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1969 Camaro Restomod
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Discussion Starter #1
I know that some of you guys have used iimuch to be the bulkhead pass-thru for your VA hoses, others have used Clean Rings, some have used simple rubber grommets, others have used some variant of the billet machined pass-thru that requires a threaded & sealed connector on both sides of the firewall.



iiMuch Bulkhead Pass-Thru - Clever design locks all four hoses once you tighten it up. I've heard some issues with making the hose turn into it but nobody has explained that (yet). Probably the nicest setup.



Clean Rings Pass-Thru - Each hose is individually clamped from what I can figure out. One benefit is you can position them any way you want.



Rubber Grommets - Simple and cost-effective but is the seal good enough?



Machined/Threaded Pass-Thru - A variety of these are available, Diamond shaped, straight line, round and square. The benefit is probably the ease of connecting everything regardless of hose contours on either side of the firewall, the negative is that you have eight (8) more places for leaks to possibly develop?

I'm leaning toward the iimuch unit... and Clean Rings would be my second choice. I have a DSE plate to cover the void created by removal of the OEM BBC heater junk, and my intent is to locate the hose pass-thru in the area of where the fan motor was, and then drape over the inner fender, exiting in the area just behind the battery and core support. My serpentine setup has the compressor mount is on the passenger side, so hopefully the plumbing won't be too intrusive.

I've tried to read as much as possible before doing this, my son is taking off a week in the middle of the month and he and my grandson will come over to help with removal of the hood and fender. I have heard of some issues with the iiMuch and bending the hoses in the area above the kick panels, and I wanted to get a heads-up on what to expect. I ordered the VA kit with the EZ-Clip option. I did not buy their tool... and I'm wondering if; (a) anyone has one they'd loan me for a week or two, or (b) are there any less expensive alternatives to EZ-Clip VA tool? For those of you who haven't seen the EZ-Clips before, I'll try to post this video link showing how it works.


Any advice, suggestions, or opinions on the pass-thru, crimper, or whatever would be appreciated and of course... this could be a good resource for others thinking about a VA install down the road.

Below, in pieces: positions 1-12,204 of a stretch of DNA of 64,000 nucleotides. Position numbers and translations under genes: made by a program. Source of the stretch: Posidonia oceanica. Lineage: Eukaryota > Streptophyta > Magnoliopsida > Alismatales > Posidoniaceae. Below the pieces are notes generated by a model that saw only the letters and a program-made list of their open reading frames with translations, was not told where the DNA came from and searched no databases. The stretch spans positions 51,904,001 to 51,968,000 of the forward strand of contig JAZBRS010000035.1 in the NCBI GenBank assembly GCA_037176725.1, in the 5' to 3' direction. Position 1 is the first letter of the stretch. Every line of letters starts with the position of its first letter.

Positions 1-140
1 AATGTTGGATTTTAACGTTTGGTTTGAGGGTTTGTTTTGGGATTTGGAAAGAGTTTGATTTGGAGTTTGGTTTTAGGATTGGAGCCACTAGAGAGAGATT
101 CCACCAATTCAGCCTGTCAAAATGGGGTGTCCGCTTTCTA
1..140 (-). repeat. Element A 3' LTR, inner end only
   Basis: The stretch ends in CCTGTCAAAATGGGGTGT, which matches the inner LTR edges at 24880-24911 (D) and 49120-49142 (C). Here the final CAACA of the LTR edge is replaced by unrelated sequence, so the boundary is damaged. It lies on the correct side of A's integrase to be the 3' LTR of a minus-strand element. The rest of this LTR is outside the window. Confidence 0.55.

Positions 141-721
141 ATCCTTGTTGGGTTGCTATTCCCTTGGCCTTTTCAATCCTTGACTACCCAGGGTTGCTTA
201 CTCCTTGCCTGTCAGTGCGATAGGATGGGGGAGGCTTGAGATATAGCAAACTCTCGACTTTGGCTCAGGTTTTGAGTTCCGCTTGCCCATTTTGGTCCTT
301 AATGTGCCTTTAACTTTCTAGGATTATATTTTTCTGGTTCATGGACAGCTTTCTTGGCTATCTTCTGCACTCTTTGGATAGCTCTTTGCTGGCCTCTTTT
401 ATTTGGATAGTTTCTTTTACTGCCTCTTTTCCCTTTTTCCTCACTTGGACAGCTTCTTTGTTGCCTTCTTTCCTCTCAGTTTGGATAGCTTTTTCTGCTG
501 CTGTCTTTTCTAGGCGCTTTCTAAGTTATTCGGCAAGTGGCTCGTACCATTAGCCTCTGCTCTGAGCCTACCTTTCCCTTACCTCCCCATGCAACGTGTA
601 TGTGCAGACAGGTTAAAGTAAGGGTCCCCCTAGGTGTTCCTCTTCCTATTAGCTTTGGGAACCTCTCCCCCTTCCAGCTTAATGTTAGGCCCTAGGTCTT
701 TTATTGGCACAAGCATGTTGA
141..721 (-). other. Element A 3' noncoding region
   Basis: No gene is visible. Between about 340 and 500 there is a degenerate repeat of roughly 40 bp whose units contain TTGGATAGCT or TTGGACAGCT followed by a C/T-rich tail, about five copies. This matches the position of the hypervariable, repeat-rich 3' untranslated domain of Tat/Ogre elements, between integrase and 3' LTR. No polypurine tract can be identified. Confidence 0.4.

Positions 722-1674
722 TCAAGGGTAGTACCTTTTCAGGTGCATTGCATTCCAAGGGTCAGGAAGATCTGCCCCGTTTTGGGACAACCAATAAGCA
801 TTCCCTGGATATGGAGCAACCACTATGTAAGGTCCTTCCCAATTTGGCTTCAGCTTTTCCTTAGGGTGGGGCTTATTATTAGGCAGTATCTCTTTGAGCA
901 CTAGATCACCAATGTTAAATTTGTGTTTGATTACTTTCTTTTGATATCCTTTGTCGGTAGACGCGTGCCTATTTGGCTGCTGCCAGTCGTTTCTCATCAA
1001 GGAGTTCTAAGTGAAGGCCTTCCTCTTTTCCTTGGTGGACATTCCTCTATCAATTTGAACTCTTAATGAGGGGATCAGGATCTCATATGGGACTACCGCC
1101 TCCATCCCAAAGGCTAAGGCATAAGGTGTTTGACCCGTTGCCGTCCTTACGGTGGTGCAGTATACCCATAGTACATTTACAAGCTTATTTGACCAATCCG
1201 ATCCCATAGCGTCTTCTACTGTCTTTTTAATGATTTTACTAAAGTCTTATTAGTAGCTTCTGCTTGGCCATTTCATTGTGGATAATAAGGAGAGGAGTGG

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I used a threaded bulkhead connector. I was originally going to try to use a pass through, but things get really tight under the dash with the evap installed. With a bulkhead connector, I was able to make a mock up of the firewall plate and test fit the hoses out of the car. I didn't want to make the holes in the firewall plate until I was sure that everything would line up.



Once that was done and the evap and hoses were installed, it gave me extra time to fabricate the engine side hoses.



For now, I connected the heater hoses and left the a/c hoses off until I finish off getting my front clip back on. I do have concerns about extra connections for potential leaks, but the bulkhead connector seemed like my best option. In hindsight, I might have gone with the EZ Clip hoses, but so far I'm happy with how my installation is going.
 

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1969 Camaro Restomod
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Discussion Starter #3
I used a threaded bulkhead connector. I was originally going to try to use a pass through, but things get really tight under the dash with the evap installed. With a bulkhead connector, I was able to make a mock up of the firewall plate and test fit the hoses out of the car. I didn't want to make the holes in the firewall plate until I was sure that everything would line up.



Once that was done and the evap and hoses were installed, it gave me extra time to fabricate the engine side hoses.



For now, I connected the heater hoses and left the a/c hoses off until I finish off getting my front clip back on. I do have concerns about extra connections for potential leaks, but the bulkhead connector seemed like my best option. In hindsight, I might have gone with the EZ Clip hoses, but so far I'm happy with how my installation is going.